Get Started on Designing Your New Business Model - On the Numbers
Construction Equipment Distribution magazine is published by the Associated Equipment Distributors, a nonprofit trade association founded in 1919, whose membership is primarily comprised of the leading equipment dealerships and rental companies in the U.S. and Canada. AED membership also includes equipment manufacturers and industry-service firms. CED magazine has been published continuously since 1920. Associated Equipment Distributors
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Get Started on Designing Your New Business Model

By Garry Bartecki

Article Date: 10-01-2009
Copyright(C) 2009 Associated Equipment Distributors. All Rights Reserved.


Change is not simply in the wind; it’s the new air we breathe. Time to rethink what the new ‘you’ is going to look like.

It is Friday, Sept. 11, 2009, and I am leaving AED’s annual Executive Forum, which really raised a lot of questions about the current and future state of our industry. It was an intense 1.5-day program that hopefully provided each dealer participant with additional insight into future business transactions.

There were 10 sessions in all, and the moderator asked us to write down three takeaways from each session. Let’s review my Top Three from the entire event.

No. 1: Get Out a Clean Sheet of Paper.

The message here is that we are not in a recession; in this industry it is a depression, which will take more time than usual to work itself out. In short, the business models you have been using may not be applicable anymore, needing to be replaced with a new model that delivers cash flow for less cost, especially fixed costs.

So you need that clean sheet of paper to draw up what your new company will look like, how it will market product and services, how it will be staffed, and how it will generate cash flow. Some of the questions you may consider are:

Inventory levels –
Since sales are expected to be soft for the near future, how much can you afford to carry? If contractors see more opportunity in buying late-model used equipment, will you have it to sell? And if you decide to sell more used equipment, how will you finance it? What do you think your vendors will do in these future markets?

Service –
The new dealer model (in my estimation) will require 100 percent absorption. It will be more of a service center than an equipment warehouse, and thus will require a qualified staff of trained technicians.

Rental –
If rental becomes more predominant, do you have the means to finance and manage a true rental fleet?

I am sure you can list another 10 issues to consider, but the bottom line is: A slow recovery, less demand for new equipment, more demand for used equipment, more true rental opportunities, more service and maintenance opportunities, and the need to operate with a much lower cost base.

In terms of market recovery, road building and other government-related projects are moving along. Housing is bottoming out, and commercial construction is the worst of the bunch. Stimulus money is out there, but who knows where.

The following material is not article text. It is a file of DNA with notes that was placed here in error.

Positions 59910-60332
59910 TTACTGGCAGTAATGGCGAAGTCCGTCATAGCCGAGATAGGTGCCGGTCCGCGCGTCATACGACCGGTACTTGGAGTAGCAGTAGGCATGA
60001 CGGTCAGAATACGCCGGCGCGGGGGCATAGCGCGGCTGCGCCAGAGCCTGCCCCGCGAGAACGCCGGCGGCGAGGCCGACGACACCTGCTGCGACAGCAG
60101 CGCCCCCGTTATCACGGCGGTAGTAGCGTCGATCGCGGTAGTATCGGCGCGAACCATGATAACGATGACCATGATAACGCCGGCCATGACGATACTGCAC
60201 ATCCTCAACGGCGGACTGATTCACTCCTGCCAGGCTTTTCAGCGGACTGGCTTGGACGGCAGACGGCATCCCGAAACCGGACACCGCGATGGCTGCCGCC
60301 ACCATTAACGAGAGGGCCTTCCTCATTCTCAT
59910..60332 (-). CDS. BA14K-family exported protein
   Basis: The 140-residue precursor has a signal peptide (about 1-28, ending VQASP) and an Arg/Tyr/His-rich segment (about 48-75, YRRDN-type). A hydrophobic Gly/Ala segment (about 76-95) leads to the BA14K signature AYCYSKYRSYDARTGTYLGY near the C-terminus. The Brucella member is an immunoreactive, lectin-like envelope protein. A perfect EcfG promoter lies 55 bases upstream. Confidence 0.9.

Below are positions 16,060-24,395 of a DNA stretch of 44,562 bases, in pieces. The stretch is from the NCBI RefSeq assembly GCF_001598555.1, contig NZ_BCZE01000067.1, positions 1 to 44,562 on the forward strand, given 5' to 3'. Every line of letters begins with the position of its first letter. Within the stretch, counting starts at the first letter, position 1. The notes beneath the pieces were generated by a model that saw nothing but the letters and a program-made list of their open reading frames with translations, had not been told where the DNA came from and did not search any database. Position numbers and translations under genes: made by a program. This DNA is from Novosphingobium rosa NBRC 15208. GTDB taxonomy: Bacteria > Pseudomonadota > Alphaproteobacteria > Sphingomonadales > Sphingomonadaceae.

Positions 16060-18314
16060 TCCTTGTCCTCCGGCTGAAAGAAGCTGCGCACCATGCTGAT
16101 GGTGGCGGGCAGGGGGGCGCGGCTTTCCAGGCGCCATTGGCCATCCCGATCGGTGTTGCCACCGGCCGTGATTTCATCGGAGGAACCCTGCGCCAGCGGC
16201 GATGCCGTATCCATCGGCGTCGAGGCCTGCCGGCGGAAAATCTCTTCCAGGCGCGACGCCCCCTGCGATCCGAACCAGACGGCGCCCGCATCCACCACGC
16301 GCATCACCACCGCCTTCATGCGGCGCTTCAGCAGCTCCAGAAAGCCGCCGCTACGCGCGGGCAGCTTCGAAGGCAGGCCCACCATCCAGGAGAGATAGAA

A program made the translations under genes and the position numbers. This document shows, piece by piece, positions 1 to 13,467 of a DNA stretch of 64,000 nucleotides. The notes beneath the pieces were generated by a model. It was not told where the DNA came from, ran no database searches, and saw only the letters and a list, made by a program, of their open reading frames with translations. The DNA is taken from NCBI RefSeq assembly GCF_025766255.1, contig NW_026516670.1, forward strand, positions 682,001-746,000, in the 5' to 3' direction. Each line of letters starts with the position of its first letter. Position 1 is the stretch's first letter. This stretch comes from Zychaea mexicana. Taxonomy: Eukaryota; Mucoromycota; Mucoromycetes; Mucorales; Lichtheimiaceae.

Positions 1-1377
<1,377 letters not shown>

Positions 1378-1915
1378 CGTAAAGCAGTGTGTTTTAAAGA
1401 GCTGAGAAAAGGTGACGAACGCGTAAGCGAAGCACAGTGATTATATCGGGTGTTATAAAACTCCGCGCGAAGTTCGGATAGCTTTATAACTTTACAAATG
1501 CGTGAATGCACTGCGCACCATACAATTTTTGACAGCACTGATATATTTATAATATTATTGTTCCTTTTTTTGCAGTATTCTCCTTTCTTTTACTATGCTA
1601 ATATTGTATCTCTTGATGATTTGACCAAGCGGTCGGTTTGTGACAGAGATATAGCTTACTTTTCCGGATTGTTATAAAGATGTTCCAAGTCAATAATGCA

What we need from here on out are new ideas to service the needs of equipment users in the marketplace. Remember the Zero Based Budgeting theory? You start with zero cost and work your way backwards for the services and products you need and their related cost, and hopefully you wind up with less than you are spending now.

No. 2: Communication and Financing

Financing, of course, was a big issue at Forum. We are not only talking new financing but refinancing and restructuring. After listening to the bankers and other members of the credit panel, I believe you are best off staying with your current banker and working something out – and communicating clearly at all times.

Of course, that new business model, along with your cash flow projections, will be of immense help. There is no doubt about it: Realistic, supportable cash flow projections are key to working with your banker, especially if you need to rearrange the terms of your loan agreements. I have to think bankers really don’t want your assets, and would prefer to have you continue in business.

Your customers are in the same boat when they need equipment financing. Presenting a clean balance sheet and other financial data is a must. Financing is there for companies that quality; it’s the qualifying that’s tough.

No. 3: Partnering with Customers

The members of Forum’s contractor panel recognize the need for new business practices and that they need help to optimize their financial returns. What was interesting is that service, support and parts availability were higher on their priority list than price when it came to deciding who to do business with.

Contractors are looking for partners to make them look better and be more efficient and more profitable. Dealers can do this through many deliverables:

  • Fleet management
  • Preventive maintenance programs
  • Training
  • Financing assistance
  • General support to keep them up and running at peak efficiency.

So, how does that clean sheet of paper look now? Hopefully it contains your new model for doing business in the future.
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